Sunday, March 15, 2009

Koobface and more security

One or two of you know that I'm a bit of a security nut. With the Web becoming a bigger and more popular place before our very eyes, it's becoming more and more of a breeding ground for malware. Just to review, malware is the current catch-all word for bad stuff more specifically referred to as viruses, spyware, trojans, worms, keyloggers, and adware.

Unfortunately, our increasing use of social networking sites like myspace, twitter, and facebook has changed our attitudes toward what the Internet is really about. Let me get this straight. I love facebook. I love that it allows me to keep in touch with people hundreds of miles and several years away. I'm just saying that because of places like facebook, we've grown accustomed to freely clicking on things to find out what's going on in our social circle.

Enter Koobface. Koobface is a "worm" that infects your computer and your facebook account. It uses your account to send phony messages to people on your friends list. The message typically says something like "hey check out this crazy video taken of you last night!" or simply "you look awesome in this video." It links to a fake YouTube page, telling the unsuspecting user that in order to watch this video they have to update their Adobe Flash Player, on which Youtube runs. This is the downfall of the malware victim. He or she clicks to update Flash, and ends up downloading and running a piece of crap malware.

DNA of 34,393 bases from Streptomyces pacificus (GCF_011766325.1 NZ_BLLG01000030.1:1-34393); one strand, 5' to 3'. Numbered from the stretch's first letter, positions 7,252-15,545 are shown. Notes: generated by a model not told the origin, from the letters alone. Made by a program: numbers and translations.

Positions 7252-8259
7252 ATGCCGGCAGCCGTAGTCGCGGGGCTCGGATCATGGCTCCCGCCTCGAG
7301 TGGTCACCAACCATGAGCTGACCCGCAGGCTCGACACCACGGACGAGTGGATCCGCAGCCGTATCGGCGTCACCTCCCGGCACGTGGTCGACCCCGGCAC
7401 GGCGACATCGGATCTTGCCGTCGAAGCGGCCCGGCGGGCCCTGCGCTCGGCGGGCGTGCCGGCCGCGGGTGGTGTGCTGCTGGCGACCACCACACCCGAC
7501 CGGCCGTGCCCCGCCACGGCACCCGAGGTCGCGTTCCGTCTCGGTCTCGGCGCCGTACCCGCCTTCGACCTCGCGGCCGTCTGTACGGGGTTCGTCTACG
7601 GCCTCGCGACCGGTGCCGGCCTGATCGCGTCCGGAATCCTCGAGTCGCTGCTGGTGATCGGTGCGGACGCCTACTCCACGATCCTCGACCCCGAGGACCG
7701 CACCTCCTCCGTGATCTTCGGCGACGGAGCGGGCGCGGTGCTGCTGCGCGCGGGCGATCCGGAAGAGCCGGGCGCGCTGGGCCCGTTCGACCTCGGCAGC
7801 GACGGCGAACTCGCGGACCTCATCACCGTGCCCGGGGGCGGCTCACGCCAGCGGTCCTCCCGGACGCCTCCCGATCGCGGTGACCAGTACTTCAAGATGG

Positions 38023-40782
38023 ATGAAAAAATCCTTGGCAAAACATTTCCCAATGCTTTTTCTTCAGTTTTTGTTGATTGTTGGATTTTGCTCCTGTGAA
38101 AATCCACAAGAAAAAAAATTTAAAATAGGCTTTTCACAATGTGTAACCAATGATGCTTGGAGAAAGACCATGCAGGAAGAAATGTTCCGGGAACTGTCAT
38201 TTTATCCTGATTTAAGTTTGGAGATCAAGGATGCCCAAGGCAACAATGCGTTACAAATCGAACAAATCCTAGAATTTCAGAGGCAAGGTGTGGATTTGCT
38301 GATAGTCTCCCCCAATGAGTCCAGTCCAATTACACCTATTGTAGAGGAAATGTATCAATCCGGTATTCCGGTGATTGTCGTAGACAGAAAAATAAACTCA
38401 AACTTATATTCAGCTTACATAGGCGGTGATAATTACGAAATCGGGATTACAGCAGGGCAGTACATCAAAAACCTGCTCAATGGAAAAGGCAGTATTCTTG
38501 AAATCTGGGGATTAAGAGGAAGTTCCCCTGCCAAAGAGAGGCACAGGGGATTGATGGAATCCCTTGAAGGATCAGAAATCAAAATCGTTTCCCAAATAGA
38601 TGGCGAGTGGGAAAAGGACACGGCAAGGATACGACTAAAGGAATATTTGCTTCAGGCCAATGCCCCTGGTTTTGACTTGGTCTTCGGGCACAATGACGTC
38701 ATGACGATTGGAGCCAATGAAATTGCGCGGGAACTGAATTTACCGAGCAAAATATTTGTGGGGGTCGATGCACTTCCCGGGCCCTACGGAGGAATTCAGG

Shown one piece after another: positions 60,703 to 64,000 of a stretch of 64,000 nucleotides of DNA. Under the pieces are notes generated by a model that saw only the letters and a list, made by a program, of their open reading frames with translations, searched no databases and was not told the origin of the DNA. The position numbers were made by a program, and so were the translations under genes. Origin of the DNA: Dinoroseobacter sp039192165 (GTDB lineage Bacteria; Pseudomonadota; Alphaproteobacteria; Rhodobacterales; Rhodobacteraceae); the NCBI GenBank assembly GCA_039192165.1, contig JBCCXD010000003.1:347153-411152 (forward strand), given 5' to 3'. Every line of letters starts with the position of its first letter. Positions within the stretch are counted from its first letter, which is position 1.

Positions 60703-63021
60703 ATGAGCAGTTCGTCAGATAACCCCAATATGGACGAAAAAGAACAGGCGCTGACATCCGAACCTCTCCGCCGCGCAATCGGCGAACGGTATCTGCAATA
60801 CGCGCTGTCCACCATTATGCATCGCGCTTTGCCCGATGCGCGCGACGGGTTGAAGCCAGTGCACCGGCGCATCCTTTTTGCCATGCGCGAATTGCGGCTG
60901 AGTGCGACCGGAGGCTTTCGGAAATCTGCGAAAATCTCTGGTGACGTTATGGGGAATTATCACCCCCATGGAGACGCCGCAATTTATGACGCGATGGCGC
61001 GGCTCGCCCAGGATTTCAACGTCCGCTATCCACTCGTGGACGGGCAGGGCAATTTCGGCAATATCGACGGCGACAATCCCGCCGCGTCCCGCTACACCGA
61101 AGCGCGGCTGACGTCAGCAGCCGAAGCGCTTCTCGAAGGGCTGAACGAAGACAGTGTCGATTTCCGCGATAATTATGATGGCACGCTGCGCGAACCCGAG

Koobface is not new, nor is it the first instance of malware or hackery on Facebook. But it certainly is dangerous. Once infected, it is recommended that one at the very least changes one's password. Remember, these fake messages are sent under the name of the person whose account is infected, without that person's knowledge.

If you receive such a message, delete it immediately and help your friend out by telling him or her what I just told you; they have been infected. You as a recipient are not infected if you simply receive the message. You'd actually have to go through the process of clicking the bad link and installing the fake Flash Player in order to be infected.

The virus affects Windows users only, though if you're running virtualization software like Parallels or VMWare or VirtualBox on your Mac the copy of Windows on the virtual machine can get infected. If you're on a Mac your facebook account itself can also be infected, if your account has been exposed to an infected Windows machine.

This leads to a general point about security. Antivirus (or more appropriately, antimalware) software, can only do so much. You are your own first line of defense in protecting yourself from online dangers. Use common sense. If you get an e-mail message that matches the description above, it's likely the same kind of deal. Don't click!

The thing that really gets people is the fact that these messages often come from people they know and like. You'd be more willing to click a link from a friend than from some random shmuck named Landey B. Shellward, right? Just remember that a message from a "friend" can still be suspicious and dangerous because it is SO easy to spoof a sender's name.

You may be curious about what others are saying and what people have seen of you that you don't want them seeing. But if you were home studying last night and someone claims to have a video of you at last night's wild party, don't be stupid. Don't be the cat that curiosity killed.